Cancer is a disease that starts within our cells. Our bodies are made up of millions of cells, and they group together in order to form tissues and muscles, such as bones and muscles. There is a common misconception that cancer is just one disease; this isn’t the case.
But, how many types of cancer are there?
There are more than 100 types of cancer that are characterized by abnormal cell growth.? There are numerous different causes, ranging from chemicals to viruses to radiation. Often times, an individual has varying degrees of control over the exposure to cancer-causing agents.
Below, we will take a closer look at the first four commonly recognized types of cancer and their causes:
Colon cancer is cancer that is located in the large intestine, also known as the colon, which is the lower part of the digestive system. What happens to the cells during colon cancer is the cysts begin as small, benign clumps of cells called adenomatous polyps. Over time, it is these polyps that become colon cancer.
Common early stage symptoms of colon cancer include the following:
- Weakness or fatigue
- Blood in stools or rectal bleeding
- Change in bowel habits that lasts more than four weeks
- Unexplained weight loss
- Continuous abdominal discomfort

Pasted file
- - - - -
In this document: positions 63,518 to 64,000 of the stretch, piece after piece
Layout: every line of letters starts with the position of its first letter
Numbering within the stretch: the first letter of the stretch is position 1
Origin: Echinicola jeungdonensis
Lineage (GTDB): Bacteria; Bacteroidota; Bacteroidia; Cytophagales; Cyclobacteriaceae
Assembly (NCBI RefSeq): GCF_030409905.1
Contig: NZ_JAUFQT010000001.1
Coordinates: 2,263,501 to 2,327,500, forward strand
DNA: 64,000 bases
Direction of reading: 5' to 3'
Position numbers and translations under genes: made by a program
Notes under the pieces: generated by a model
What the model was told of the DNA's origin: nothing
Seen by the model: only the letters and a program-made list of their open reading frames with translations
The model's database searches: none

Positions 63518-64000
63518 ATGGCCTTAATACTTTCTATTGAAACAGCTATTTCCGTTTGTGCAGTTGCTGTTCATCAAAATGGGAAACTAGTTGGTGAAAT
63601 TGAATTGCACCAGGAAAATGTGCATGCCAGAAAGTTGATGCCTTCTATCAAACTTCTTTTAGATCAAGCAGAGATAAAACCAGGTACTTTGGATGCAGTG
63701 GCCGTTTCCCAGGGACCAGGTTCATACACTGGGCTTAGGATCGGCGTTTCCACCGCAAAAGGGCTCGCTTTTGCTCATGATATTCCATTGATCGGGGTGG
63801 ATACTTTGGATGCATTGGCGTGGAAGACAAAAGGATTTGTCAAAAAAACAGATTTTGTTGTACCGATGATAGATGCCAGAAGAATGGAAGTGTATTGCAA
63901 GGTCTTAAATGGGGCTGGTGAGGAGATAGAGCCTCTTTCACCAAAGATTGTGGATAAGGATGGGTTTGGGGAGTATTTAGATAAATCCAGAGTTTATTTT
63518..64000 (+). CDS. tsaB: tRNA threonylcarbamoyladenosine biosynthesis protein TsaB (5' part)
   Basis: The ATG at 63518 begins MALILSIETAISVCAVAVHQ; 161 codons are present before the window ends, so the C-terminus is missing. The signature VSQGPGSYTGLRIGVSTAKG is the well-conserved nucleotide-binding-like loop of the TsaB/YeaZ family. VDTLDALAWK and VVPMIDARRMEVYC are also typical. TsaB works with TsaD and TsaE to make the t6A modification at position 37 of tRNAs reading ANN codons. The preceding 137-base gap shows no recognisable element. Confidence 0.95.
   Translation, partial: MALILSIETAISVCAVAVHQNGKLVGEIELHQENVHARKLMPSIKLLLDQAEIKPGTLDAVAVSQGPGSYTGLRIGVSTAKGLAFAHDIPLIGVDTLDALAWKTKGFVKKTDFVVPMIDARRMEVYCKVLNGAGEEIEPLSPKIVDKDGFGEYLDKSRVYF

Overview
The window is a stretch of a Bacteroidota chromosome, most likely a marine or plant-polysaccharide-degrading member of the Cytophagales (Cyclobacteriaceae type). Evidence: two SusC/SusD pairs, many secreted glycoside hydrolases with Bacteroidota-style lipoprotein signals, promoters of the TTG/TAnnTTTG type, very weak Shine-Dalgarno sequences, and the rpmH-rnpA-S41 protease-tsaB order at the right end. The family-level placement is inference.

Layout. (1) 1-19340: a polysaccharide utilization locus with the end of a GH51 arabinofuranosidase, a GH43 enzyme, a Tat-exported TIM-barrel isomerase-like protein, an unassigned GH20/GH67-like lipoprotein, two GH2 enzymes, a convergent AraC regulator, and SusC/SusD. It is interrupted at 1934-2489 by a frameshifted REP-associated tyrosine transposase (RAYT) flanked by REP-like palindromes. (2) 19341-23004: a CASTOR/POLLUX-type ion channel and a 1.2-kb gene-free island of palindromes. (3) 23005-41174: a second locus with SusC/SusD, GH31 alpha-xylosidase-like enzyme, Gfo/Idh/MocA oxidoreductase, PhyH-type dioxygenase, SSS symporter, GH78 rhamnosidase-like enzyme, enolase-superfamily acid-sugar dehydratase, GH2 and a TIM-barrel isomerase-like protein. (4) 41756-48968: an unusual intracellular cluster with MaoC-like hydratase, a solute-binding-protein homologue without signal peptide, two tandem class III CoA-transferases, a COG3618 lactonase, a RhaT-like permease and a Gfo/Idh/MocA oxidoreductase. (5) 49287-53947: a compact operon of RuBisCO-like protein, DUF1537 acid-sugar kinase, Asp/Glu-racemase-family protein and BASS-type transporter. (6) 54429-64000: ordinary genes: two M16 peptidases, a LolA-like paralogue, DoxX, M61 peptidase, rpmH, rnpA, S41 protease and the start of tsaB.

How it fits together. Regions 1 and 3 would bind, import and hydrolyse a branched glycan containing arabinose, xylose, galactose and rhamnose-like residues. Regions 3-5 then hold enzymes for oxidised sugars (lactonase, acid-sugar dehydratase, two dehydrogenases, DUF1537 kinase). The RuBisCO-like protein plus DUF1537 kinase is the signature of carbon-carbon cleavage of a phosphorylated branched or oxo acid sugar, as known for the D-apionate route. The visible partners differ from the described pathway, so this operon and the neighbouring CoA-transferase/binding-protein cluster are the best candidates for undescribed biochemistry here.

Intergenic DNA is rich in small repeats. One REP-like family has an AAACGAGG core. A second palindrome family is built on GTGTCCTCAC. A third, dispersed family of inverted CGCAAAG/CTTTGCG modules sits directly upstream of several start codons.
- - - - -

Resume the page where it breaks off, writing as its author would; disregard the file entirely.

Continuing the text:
In most cases, there is not a clear cause of colon cancer. But, there are some connections in rare cases.
There are inherited gene mutations that can increase the risk of colon cancer and are only connected to a small percentage of colon cancers. There are also studies that have shown the association between the typical Western diet and an increased risk of colon cancer because the diet is high in fat and low in fibre.
When discussing the different types of cancers and symptoms, skin cancer isn’t the one that comes top of mind. This disease is a common and locally destructive malignant growth of the skin. It stems from the cells that line up along the membrane where the superficial layer skin separates from the deeper layers. Numerous types of skin cancers have limited opportunity to spread to additional parts of the body and become life-threatening.